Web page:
On January 15, a volcano erupted and destroyed much of the island nation of Tonga. Immediately after the historic eruption, scientists began trying to analyze and reconstruct the events. An international team, including experts from UC Santa Barbara, has reported their findings in the journal Earthquake Research Advances.
“This is definitely, without a doubt, the largest eruption since Mt. Pinatubo in 1991,” said study co-author Melissa Scruggs.
The research suggests that an early eruption the day before may have laid the foundation for the larger, more violent eruption by sinking the volcano’s main vent below the earth’s surface. Hunga Tonga-Hunga Ha’apai (HTHH) is a stratovolcano, a cone shaped volcano that can have periodically violent explosions but often has smaller ones.
Part of the Tofua Volcanic Arc, HTHH is created by the Pacific Plate being pushed below the Indo-Australian Plate, causing heat and pressure and building a 100 kilometer volcano chain. The landscape is a dynamic one. In only 2015, two islands were joined by the volcano’s eruption and this second eruption destroyed that new island.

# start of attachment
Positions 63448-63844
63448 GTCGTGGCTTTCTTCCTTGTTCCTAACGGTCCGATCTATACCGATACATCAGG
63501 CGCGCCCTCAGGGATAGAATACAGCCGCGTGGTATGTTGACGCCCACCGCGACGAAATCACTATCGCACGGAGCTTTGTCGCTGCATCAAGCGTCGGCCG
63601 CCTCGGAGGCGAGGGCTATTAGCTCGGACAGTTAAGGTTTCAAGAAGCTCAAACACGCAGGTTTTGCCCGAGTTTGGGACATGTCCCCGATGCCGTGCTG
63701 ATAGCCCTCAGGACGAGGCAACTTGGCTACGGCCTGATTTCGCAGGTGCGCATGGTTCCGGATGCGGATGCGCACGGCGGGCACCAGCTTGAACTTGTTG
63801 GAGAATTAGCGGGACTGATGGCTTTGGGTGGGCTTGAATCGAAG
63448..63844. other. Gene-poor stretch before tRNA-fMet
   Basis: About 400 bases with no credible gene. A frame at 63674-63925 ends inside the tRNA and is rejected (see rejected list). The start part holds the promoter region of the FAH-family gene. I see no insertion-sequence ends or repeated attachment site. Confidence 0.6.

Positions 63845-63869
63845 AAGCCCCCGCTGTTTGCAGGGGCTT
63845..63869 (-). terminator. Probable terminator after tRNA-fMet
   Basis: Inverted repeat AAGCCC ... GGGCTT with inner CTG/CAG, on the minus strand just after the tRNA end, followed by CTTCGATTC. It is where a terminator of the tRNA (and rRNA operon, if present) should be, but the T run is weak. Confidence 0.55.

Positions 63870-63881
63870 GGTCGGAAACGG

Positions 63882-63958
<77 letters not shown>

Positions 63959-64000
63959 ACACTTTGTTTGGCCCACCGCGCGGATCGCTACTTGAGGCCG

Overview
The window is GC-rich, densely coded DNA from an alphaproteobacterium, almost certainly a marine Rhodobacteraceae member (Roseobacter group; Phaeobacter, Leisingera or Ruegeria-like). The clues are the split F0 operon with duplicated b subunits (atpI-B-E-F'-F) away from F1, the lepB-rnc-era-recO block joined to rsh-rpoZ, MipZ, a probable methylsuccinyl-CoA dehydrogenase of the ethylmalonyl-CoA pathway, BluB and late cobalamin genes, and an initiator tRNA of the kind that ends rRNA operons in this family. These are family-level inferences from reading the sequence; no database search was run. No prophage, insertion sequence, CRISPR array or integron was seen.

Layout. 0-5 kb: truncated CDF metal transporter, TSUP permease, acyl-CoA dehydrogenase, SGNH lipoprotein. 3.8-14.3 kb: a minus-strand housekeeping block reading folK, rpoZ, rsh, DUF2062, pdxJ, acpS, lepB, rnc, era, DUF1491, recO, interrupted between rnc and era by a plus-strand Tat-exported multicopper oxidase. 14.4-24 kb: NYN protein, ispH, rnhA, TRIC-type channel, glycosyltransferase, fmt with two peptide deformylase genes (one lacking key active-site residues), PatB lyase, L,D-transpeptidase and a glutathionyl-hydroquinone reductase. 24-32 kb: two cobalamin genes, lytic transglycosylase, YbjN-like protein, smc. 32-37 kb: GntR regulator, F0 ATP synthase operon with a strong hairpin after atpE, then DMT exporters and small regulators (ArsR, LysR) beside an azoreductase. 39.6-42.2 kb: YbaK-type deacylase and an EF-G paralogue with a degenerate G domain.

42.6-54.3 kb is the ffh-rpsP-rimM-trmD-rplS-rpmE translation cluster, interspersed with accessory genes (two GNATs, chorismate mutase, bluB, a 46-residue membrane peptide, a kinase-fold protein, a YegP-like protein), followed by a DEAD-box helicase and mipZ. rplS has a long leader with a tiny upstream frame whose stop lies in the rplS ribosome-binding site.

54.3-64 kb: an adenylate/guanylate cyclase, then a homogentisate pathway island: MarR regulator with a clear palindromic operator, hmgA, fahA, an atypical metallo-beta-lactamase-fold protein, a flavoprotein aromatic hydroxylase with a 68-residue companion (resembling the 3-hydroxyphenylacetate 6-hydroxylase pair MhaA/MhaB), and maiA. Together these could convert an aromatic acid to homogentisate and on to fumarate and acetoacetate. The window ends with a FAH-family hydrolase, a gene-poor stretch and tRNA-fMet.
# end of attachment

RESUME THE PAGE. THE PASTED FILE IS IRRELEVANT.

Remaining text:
When HTHH erupted, an ash plume shot 58 kilometers into the sky, “It went halfway to space,” Scruggs said. As the steam rose into the air, ice crystals formed and like a biblical pillar of smoke, lighting surrounded the ash cloud. In fact, the scientists estimate that as much as 80 percent of all the earth’s lightning at the time was around the eruption.
Shockwaves traveled faster than predicted by models and caused tsunamis across the Pacific and farther afield. The shockwaves moved faster because the models are based on tsunamis caused by earthquakes, not volcanic eruptions.
Atmospheric pressure waves seem to have caused a second meteo-tsunami in the Caribbean, which isn’t connected to the Pacific. This was something new for scientists, “Basically the whole ocean just kind of sloshed around for five days after the eruption,” Scruggs said.
So much happened that was unprecedented to science, and the researchers emphasize there’s still much to learn. A better understanding of this eruption may ultimately help improve early warning methods in the future.
Image Credit: Tonga Geological Services
By Zach Fitzner, Earth.com Staff Writer